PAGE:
6. Include screencasts in instructional videos. Especially if your classes cover software how-tos or programming, screencasts can be incredibly helpful for your instructional videos. They can illustrate exactly how to use specific tools to achieve desired outcomes. Free tools like Movavi can help you easily create screencasts to incorporate into your course videos.
How to improve video quality
7. Use bright, even lighting. If you’re filming yourself talking in a room or in front of a backdrop, use at least two-point lighting. Set up two softboxes on either side of you — at an angle — to create even lighting with no harsh shadows.
8. Use a high quality camera and microphone. You don’t have to use a fancy $10,000 video camera for your course video creation. Most smart phones and webcams can capture 4k video. Just make sure you set your phone or webcam on a tripod, or if you have someone filming you while walking around, make sure they’re using a gimbal stabilizer to keep your video from being shaky and jarring to watch.
9. Write a script. To make sure you stay on topic and that your video flows well, write a script. You can use a teleprompter, or if you’re narrating or doing a voiceover you can read from a printed or on-screen script while you record your audio.
10. Film in a non-distracting, professional looking environment. If you’re filming yourself giving a lecture, make sure you’re in a distraction-free, clean environment. Opt for a quiet room with a white sweep or green screen, a peaceful outdoor environment, or a warm and inviting home office or studio.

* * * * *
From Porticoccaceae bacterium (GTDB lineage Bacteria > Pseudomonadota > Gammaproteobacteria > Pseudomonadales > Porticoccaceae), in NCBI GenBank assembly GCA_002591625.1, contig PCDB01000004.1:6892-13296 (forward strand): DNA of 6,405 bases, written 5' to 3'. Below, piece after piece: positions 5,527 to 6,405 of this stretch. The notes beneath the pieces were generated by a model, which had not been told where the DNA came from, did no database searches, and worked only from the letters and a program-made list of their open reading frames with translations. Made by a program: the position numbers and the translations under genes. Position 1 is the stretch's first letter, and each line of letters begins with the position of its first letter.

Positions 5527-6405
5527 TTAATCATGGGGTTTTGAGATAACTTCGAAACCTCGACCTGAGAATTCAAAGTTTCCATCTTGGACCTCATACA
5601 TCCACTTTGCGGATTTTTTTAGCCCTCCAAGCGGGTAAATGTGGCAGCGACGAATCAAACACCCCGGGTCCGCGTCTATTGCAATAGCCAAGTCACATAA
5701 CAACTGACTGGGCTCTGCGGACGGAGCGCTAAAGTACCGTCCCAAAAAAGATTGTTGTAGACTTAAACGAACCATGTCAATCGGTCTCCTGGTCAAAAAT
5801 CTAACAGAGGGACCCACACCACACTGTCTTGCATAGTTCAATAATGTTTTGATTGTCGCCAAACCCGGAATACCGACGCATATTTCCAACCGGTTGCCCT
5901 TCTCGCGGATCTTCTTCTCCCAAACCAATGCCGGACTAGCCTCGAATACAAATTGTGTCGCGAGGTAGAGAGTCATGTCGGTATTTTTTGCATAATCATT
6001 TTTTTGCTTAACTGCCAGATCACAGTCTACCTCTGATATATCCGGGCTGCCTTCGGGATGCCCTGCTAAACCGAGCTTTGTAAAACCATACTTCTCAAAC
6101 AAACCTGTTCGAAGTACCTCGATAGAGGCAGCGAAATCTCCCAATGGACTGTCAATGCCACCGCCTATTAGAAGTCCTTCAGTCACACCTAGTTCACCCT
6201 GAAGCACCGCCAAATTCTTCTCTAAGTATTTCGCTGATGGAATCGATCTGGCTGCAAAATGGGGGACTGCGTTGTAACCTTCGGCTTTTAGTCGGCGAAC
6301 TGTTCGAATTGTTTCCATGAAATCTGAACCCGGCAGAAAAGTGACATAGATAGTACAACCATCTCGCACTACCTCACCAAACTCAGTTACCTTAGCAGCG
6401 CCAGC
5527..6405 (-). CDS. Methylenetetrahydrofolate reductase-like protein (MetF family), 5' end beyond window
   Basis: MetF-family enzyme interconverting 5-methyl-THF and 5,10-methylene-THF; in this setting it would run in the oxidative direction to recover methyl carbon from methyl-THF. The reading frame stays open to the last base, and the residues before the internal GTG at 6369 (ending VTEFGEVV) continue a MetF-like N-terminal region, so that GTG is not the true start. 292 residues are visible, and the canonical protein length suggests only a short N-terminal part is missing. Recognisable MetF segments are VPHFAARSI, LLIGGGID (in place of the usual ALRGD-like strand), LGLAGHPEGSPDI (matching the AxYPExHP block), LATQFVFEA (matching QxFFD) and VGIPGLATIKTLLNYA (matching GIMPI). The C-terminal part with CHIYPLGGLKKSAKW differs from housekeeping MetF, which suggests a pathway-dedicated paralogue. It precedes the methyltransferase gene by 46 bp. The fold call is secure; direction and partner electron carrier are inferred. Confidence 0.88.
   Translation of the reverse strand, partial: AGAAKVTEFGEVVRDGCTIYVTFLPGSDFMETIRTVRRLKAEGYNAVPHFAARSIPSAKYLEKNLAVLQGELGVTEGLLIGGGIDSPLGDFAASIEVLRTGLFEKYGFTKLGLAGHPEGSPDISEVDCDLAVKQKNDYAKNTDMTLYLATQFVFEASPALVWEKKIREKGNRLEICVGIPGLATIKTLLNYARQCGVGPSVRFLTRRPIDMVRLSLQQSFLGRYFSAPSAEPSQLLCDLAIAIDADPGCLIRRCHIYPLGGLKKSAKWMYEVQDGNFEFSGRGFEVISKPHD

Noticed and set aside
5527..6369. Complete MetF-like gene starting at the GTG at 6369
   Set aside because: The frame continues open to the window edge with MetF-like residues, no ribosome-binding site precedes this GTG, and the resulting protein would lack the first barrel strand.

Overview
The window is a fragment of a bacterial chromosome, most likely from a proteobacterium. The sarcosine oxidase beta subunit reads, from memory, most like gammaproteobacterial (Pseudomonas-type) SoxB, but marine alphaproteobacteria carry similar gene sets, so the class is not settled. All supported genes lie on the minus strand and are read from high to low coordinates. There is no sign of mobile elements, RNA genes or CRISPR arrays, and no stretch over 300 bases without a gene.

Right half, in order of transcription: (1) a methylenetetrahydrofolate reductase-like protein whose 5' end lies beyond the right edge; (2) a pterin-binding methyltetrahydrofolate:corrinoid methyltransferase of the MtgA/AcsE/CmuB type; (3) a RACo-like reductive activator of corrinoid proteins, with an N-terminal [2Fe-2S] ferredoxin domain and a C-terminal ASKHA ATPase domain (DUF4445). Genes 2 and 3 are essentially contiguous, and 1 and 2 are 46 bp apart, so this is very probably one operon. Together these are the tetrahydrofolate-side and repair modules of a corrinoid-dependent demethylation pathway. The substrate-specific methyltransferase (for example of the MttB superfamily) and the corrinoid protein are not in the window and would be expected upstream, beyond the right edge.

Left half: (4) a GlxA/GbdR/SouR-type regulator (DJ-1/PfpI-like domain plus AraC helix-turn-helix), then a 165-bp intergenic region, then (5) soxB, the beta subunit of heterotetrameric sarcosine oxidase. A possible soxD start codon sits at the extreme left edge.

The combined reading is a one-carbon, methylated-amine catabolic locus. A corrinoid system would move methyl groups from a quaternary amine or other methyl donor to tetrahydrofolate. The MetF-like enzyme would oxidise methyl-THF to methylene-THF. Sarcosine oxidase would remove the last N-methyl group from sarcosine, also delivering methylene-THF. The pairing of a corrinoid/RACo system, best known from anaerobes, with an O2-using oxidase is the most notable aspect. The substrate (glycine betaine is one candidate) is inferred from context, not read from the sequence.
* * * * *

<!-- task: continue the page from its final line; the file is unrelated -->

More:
11. Use a reliable third-party video host. Never serve your videos directly from your website’s server. It may seem easier to just upload your videos in WordPress but if you’re getting a high volume of traffic, or have a slower shared hosting plan, your videos may frequently stall to buffer or you may end up dealing with high bandwidth charges. Choose a reliable video host like VideoPress, which was designed specifically for WordPress sites.
Ensure your videos are accessible
12. Accessibility is important when offering online courses. Your video content should be as accessible as your text and the rest of your website. If you want more detailed information, check the W3C’s Web Content Accessibility Guidelines (WCAG). Below are a few things to consider to help make your videos more accessible:
- Include captions
- Describe visual information
- Avoid background noise
- Speak clearly
- Avoid strobing/flashing effects
Just getting started with teaching online?
If you’re still in the planning stages of developing your online courses and haven’t picked a WordPress LMS yet, consider trying Sensei. Instead of using third-party software and trying to integrate it with your site, Sensei allows you to create and manage an online learning environment directly within your WordPress dashboard.
Most of Sensei’s features are free, but there are a few paid extensions that will give you additional capabilities. Sensei lets you easily add videos from YouTube, Vimeo, and VideoPress to any course. Create certificates of completion, drip course content, show students their course progress, and let them share their grades on social media.